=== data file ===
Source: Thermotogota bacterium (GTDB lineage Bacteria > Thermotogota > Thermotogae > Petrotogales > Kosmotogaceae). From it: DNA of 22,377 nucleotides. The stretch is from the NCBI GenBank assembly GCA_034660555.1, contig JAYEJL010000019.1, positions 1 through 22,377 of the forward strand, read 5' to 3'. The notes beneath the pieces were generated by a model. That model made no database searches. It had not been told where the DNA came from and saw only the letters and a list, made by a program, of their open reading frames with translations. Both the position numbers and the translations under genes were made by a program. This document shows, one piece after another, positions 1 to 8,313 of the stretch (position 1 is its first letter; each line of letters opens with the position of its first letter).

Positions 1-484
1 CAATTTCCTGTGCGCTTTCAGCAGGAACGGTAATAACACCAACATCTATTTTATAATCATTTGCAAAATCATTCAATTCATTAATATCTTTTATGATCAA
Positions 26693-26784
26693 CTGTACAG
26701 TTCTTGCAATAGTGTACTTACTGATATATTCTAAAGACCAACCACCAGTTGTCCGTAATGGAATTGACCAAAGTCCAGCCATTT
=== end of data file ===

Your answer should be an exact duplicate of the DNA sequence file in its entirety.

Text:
Source: Thermotogota bacterium (GTDB lineage Bacteria > Thermotogota > Thermotogae > Petrotogales > Kosmotogaceae). From it: DNA of 22,377 nucleotides. The stretch is from the NCBI GenBank assembly GCA_034660555.1, contig JAYEJL010000019.1, positions 1 through 22,377 of the forward strand, read 5' to 3'. The notes beneath the pieces were generated by a model. That model made no database searches. It had not been told where the DNA came from and saw only the letters and a list, made by a program, of their open reading frames with translations. Both the position numbers and the translations under genes were made by a program. This document shows, one piece after another, positions 1 to 8,313 of the stretch (position 1 is its first letter; each line of letters opens with the position of its first letter).

Positions 1-484
1 CAATTTCCTGTGCGCTTTCAGCAGGAACGGTAATAACACCAACATCTATTTTATAATCATTTGCAAAATCATTCAATTCATTAATATCTTTTATGATCAA
Positions 26693-26784
26693 CTGTACAG
26701 TTCTTGCAATAGTGTACTTACTGATATATTCTAAAGACCAACCACCAGTTGTCCGTAATGGAATTGACCAAAGTCCAGCCATTT